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than before of his attaining to the tyranny. Augustus Cæsar also had begun his Ajax, but unable to please his own judgment with what he had begun, left it unfinished. Seneca, the philosopher, is by some thought the author of those tragedies, (at least the best of them,) that go under that name. . Gregory Nazianzen, a father of the church, thought it not unbeseeming the sanctity of his person to write a tragedy, which is entitled, Christ Suffering. This is mentioned to vindicate tragedy from the small esteem, or rather infamy, which in the account of many it undergoes at this day with other common interludes; happening through the poet's error of intermixing comic stuff with tragic sadness and gravity, or introducing trivial and vulgar persons, which by all judicious hath been counted absurd, and brought in without discretion, corruptly to gratify the people. And though ancient tragedy use no prologue, yet using sometimes, in case of self-defence, or explanation, that which Martial calls an epistle, in behalf of this tragedy coming forth after the ancient manner, much different from what among us passes for best, thus much beforehand may be epistled: that Chorus is here introduced after the Greek manner, not ancient only but modern, and still in use among the Italians. In the modeling therefore of this poem, with good reason, the ancients and Italians are rather followed, as of much more authority and fame. The measure of verse used in the chorus is of all sorts, called by the
Greeks Monostrophic, or rather Apolelymenon, without regard had to Strophe, Antistrophe, or Epode, which were a kind of stanzas framed only for the music, then used with the chorus that sung; not essential to the poem, and therefore not material; or being divided into stanzas or pauses, they may be called Allæostropha. Division into act and scene referring chiefly to the stage, to which this work never was intended, is here omitted.
It suffices if the whole drama be found not produced beyond the fifth act; of the style and uniformity, and that commonly called the plot, whether intricate or explicit, which is nothing indeed but such economy, or disposition of the fable as may stand best with verisimilitude and decorum, they only will best judge who are not unacquainted with Æschylus, Sophocles, and Euripides, the three tragic poets, unequalled yet by any, and the best rule to all who endeavour to write tragedy. The circumscription of time, wherein the whole drama begins and ends, is, according to ancient rule and best example, within the space of twenty-four hours.
Samson made captive, blind, and now in the prison at Gaza, there to labour as in a common workhouse, on a festival-day, in the general cessation from labour, comes forth into the open air, to a place nigh, somewhat retired, there to sit awhile and bemoan his condition. Where he happens at length to be visited by certain friends and equals of his tribe, which make the chorus, who seek to comfort him what they can; then by his old father Manoah, who endeavours the like, and withal tells him his purpose to procure his liberty by ransom; and, lastly, that this feast was proclaimed by the Philistines as a day of thanksgiving for their deliverance from the hands of Samson, which yet more troubles him. Manoah then departs to prosecute his endeavour with the Philistian lords for Samson's redemption; who in the mean while is visited by other persons; and lastly by a public officer to require his coming to the feast before the lords and people, to play or show his strength in their presence. He at first refuses, disinissing the public officer with absolute denial to come; at length persuaded inwardly that this was from God, he yields to go along with him, who came now the second time with great threatenings to fetch him. The chorus yet remaining on the place, Manoah returns full of joyful hope, to procure ere long his son's deliverance: in the midst of which discourse an Hebrew comes in haste, confusedly at first, and afterward more distinctly, relating the catastrophe, what Samson had done to the Philistines, and by accident to himself: wherewith the tragedy ends.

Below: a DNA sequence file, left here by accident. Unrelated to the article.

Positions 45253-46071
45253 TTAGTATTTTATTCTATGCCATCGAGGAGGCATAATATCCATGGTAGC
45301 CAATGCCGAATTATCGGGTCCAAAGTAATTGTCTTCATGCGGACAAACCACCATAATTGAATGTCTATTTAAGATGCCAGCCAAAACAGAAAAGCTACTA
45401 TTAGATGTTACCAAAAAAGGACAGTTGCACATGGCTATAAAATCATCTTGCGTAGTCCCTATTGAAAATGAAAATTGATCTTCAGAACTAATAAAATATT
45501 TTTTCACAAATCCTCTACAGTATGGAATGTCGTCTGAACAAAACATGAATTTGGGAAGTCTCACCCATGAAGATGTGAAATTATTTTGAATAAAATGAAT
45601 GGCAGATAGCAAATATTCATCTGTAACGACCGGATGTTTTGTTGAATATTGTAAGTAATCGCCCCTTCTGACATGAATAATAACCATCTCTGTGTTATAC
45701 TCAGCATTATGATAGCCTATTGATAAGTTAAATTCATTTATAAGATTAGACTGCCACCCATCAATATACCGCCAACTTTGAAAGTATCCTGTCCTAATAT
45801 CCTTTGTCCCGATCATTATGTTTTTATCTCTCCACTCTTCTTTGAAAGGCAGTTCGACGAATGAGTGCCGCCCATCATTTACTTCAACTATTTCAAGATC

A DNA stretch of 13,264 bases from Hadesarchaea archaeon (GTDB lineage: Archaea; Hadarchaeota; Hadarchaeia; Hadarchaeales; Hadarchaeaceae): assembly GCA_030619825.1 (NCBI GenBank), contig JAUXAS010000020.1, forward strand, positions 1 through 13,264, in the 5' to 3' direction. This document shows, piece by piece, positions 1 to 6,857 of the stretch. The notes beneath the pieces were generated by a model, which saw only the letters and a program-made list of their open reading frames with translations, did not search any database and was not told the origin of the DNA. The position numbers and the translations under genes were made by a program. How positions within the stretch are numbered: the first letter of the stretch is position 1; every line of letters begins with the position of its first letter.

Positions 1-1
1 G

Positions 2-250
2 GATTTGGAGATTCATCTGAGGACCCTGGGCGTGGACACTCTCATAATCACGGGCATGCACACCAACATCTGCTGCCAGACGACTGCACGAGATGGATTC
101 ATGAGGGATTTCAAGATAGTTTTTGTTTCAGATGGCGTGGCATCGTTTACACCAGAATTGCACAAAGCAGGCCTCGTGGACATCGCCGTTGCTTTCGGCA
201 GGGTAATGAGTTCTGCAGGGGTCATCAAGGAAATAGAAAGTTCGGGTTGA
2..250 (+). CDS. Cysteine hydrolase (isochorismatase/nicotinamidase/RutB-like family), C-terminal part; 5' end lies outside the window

MANOAH, the Father of Samson.
The Scene before the Prison in Gaza.
Sams. (attendant leading him.) A little onward
lend thy guiding hand To these dark steps, a little further on; For yonder bank hath choice of sun or shade: There I am wont to sit, when any chance Relieves me from my task of servile toil, Daily in the common prison else enjoin'd me, Where I, a prisoner chain’d, scarce freely draw The air imprison'd also, close and damp, Unwholesome draught: but here I feel amends, The breath of heav'n fresh blowing, pure and sweet, With day-spring born; here leave me to respire. This day a solemn feast the people hold To Dagon, their sea-idol, and forbid Laborious works, unwillingly this rest Their superstition yields me; hence with leave Retiring from the popular noise, I seek This unfrequented place to find some ease, Ease to the body some, none to the mind From restless thoughts, that, like a deadly swarm Of hornets arm'd, no sooner found alone,
2 dark steps] Euripidis Phænisse, 841.
"Ηγού πάροιθε, θύγατερ, ώς τυφλώ πόδι. Richardson. 19 swarm) Sydney's Arcadia, p. 164, ed. 13th.
“A new swarm of thoughts stinging her mind.' Todd.